Fans can finally cheer on the Coyotes in June!

Updated: January 11, 2018 at 2:59 am by Graphic Comments

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We’re in for a real treat tonight, folks. It’s another night of back and forth action punctuated by the inane ramblings of crazy people with microphones. 

No, I’m not talking about the Rogers or NBC broadcasts Game 4 of the Stanley Cup Final between the Hawks and the Lightning. We’re heading back to Glendale for a best of seven vote on the fate of the Arizona Coyotes’ arena lease.

Finally, Coyotes fans have an opportunity to cheer on their team in June!

In a development that caught everyone in the hockey world by surprise, Glendale city council announced that they will be holding a special session to vote on whether to terminate both the arena lease and arena management contract with the Coyotes. The intention to hold this special vote was revealed just one day after the Coyotes held their annual town hall, including what was described as a “good meeting” with Glendale city council.

For those that haven’t been following this situation closely, the lease arrangement between Glendale and the Coyotes (and when I say Coyotes, I’m speaking of the overall ownership organization, which would include a variety of holding companies for various parts of the business) includes a professional management services contract that pays the Coyotes $15 million to operate the Gila River Arena. As part of that deal, Glendale gets a share of the revenues generated from all of the events, concessions and parking at the arena. However, the arrangement has resulted in a net loss of $8-9 million per year since it was signed.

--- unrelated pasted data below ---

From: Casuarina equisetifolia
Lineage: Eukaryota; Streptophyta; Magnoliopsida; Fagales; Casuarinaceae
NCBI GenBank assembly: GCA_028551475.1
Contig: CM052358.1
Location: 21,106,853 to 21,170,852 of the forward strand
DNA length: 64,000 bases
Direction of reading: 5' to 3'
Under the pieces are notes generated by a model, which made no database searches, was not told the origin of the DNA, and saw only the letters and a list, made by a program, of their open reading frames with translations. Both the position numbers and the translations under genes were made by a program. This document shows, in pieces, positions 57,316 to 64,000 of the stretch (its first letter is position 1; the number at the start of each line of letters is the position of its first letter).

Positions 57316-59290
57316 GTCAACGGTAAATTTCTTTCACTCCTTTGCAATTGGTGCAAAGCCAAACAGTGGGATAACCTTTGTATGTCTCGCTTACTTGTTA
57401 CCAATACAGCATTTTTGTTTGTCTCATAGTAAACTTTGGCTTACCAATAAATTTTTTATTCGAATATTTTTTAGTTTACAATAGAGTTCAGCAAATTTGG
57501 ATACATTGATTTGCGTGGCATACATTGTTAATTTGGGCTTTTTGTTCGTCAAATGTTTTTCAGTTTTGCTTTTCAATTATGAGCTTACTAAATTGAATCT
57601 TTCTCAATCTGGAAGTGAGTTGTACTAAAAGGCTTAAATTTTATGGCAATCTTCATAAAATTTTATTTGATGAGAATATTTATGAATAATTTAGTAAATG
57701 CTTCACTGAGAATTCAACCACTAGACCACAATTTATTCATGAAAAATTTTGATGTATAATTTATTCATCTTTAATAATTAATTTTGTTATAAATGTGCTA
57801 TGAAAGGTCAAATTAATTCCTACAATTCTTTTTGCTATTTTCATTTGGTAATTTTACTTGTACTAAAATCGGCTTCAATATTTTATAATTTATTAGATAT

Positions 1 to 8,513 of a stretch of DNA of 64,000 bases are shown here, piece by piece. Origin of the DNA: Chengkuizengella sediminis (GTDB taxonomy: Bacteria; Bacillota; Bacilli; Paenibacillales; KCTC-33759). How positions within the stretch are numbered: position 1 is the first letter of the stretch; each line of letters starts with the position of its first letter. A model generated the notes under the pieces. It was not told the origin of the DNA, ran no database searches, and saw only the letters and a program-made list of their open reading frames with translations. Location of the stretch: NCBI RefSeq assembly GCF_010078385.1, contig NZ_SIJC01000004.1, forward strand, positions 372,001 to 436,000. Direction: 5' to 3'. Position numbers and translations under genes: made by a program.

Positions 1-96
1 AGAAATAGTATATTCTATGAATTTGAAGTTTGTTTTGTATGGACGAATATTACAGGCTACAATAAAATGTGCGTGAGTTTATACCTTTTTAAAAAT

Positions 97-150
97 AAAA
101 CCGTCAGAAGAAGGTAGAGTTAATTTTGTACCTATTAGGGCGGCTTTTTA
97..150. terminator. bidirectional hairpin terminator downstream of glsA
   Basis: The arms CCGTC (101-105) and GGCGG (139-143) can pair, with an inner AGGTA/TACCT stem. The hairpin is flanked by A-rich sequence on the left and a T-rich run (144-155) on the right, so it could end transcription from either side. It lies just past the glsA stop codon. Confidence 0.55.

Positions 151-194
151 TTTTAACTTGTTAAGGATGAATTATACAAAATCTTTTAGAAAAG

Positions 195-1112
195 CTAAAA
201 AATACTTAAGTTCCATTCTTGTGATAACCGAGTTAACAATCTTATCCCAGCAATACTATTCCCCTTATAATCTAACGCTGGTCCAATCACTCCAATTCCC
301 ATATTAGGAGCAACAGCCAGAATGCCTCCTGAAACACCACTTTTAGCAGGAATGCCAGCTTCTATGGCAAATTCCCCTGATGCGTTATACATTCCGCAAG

On a related aside, you may have noticed that the arena has a new name. While it was called the Jobing.com Arena for years, the contract expired and the naming rights were sold to Gila River Casinos last summer. Given what they are doing to the city of Glendale, I didn’t think the Coyotes could find a more appropriate name for their arena that “jobing”, but I guess I was wrong:

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But back to the matter at hand…

It if wasn’t clear before, it is apparent now that the arena lease/management arrangement is a money loser for Glendale. I suspect that city council, some of which was not re-elected after voting for the amended lease arrangement with the new ownership group a couple of years ago, has come to the realization that they are locked into a long-term deal that will likely be a continuous drain on city coffers.

Heck, the best case scenario under the contract might be that the Coyotes exercise their out clause if they rack up more that $50 million of losses over the first five years of the lease. But considering that the Coyotes lost $34.8 million in just the first year of the deal, I don’t think that’s an especially large threshold to meet.

And that’s exactly what I think is happening here. Glendale has wised up to the fact that the Coyotes could very well be leaving town in three years, but in the meantime, that means another $27 million in losses for the city. If that’s the case, why not just rip the band-aid off and cut your losses?